Voice communications over mobile phones require a dedicated channel between the mobile phone and the network transmitter. The dedicated channel is locked for a given user during a voice communication. On the other hand, the GPRS protocol is based on time-sharing of a carrier signal. A GPRS message is divided into packets. A device communicating using the GPRS protocol captures only the packets needed (e.g., the packets that are addressed to it), and ignores the remaining packets.

Because the carrier is shared, the GPRS protocol is always available. Unless the user is using a dedicated channel for a voice communication, the mobile device can access the GRPS channel at any time, without the need to connect, much like a PC connected to the Internet. The time-sharing nature of GPRS makes it an ideal carrier for applications such as instant messaging, where full-time transmission is not required, but real-time transmission is necessary.

Contrarily, the SMS and MMS protocols are activated for short connections between the mobile device and the network.

These fundamental characteristics of GPRS and SMS/MMS have motivated mobile operators to offer two distinct methods for message exchange over wireless networks.

(a) The first distinct method uses SMS to send short messages (160 characters max.) or MMS for associated pictures. The recipient of a message retrieves queued SMS/MMS messages whenever his or her device is connected. If disconnected when an SMS/MMS message is sent, the SMS/MMS message is stored within the operator's network for given period of time. One advantage of the SMS/MMS protocol is that messages can be sent to devices, even when they are disconnected to the, network. One drawback is that threads are not provided nor maintained in a logical sequence. It is up to the user to reconstruct the sequence of messages. It is to be noted that in the context of the present invention both the SMS and MMS formats are fulfilling that same functionality and will be called SMS, regardless of whether it contains only text or richer content.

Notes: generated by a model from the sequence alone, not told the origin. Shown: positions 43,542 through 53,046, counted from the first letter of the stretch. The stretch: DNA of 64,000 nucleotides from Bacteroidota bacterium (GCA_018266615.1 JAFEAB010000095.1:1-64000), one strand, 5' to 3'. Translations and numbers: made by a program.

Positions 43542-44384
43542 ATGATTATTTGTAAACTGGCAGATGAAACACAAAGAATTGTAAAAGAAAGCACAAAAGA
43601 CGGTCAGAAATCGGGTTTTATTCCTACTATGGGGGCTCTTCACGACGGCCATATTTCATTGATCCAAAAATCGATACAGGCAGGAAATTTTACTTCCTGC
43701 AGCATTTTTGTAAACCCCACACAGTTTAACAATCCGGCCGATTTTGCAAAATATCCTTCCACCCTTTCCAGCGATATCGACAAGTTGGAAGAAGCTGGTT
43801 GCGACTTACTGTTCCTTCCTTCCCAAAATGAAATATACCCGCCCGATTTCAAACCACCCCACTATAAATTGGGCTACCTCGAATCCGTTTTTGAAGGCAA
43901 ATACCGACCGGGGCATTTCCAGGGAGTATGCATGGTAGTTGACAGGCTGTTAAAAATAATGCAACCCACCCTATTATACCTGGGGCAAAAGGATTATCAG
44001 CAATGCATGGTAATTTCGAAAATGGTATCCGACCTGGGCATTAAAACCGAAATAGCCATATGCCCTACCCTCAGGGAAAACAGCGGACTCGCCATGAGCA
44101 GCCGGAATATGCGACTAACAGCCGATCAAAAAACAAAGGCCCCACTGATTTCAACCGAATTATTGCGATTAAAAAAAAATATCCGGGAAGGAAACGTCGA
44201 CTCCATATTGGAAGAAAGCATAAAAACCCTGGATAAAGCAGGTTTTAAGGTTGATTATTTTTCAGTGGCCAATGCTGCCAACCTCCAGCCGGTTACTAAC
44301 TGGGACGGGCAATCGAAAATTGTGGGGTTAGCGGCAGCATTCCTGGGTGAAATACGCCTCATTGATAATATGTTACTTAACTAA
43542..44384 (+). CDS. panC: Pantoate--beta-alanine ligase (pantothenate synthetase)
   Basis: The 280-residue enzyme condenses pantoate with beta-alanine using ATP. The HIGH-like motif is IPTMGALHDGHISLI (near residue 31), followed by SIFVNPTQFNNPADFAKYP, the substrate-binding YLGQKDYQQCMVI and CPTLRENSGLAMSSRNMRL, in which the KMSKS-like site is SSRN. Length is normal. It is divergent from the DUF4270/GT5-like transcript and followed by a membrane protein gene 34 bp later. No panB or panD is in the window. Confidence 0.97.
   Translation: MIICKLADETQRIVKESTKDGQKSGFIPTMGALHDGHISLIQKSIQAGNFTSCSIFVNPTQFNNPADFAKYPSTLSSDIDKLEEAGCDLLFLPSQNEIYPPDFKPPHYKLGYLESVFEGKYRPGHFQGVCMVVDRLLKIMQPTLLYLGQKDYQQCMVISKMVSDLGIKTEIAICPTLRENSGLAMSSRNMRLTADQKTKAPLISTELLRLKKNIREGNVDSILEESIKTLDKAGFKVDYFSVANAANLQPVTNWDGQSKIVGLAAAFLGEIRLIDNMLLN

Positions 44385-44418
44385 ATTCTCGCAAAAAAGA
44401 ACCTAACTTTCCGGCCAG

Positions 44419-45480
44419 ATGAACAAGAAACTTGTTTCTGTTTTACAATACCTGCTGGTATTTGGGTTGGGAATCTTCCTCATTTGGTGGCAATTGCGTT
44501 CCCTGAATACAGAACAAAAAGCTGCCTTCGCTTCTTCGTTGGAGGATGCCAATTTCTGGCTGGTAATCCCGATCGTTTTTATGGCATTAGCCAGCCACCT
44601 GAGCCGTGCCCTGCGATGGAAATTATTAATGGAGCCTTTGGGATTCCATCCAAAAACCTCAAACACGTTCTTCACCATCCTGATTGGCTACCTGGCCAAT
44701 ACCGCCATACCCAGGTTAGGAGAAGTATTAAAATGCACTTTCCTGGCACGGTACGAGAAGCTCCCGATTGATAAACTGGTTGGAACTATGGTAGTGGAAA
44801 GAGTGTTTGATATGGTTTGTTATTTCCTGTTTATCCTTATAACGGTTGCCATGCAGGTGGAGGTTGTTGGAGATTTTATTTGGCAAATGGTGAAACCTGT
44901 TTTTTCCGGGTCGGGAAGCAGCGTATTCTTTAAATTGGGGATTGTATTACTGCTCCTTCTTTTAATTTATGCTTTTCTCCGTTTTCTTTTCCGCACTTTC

(b) The second distinct method uses GPRS to transmit an IP-based communication. As mentioned earlier, GPRS is an “always-on” protocol, allowing real-time message exchange, such as “chats” or “instant messaging.” Instant messaging is popular both as a World Wide Web application and as a mobile device application. Users belonging to a given community (often referred to as, “buddies” or “friends”) can exchange text messages in real-time. One advantage of instant messaging using GPRS is real-time communication among a community of buddies. In other words, using GPRS, a message can be sent to a large number of participants at once (unlike SMS that can exchange messages between only two participants at a time). In addition, GPRS is less costly than SMS, since it uses a time-shared channel. However, one drawback of GPRS is that buddies need be connected and running their instant messaging applications in order to exchange messages.

SUMMARY

In one embodiment, the present invention enables the capability to notify users who are disconnected or not running their instant messaging (IM) applications by an SMS message. In other words, disconnected users can be invited to join an instant messaging session. The activation of this additional protocol can be fully integrated within the instant messaging application and can therefore be transparent to the user.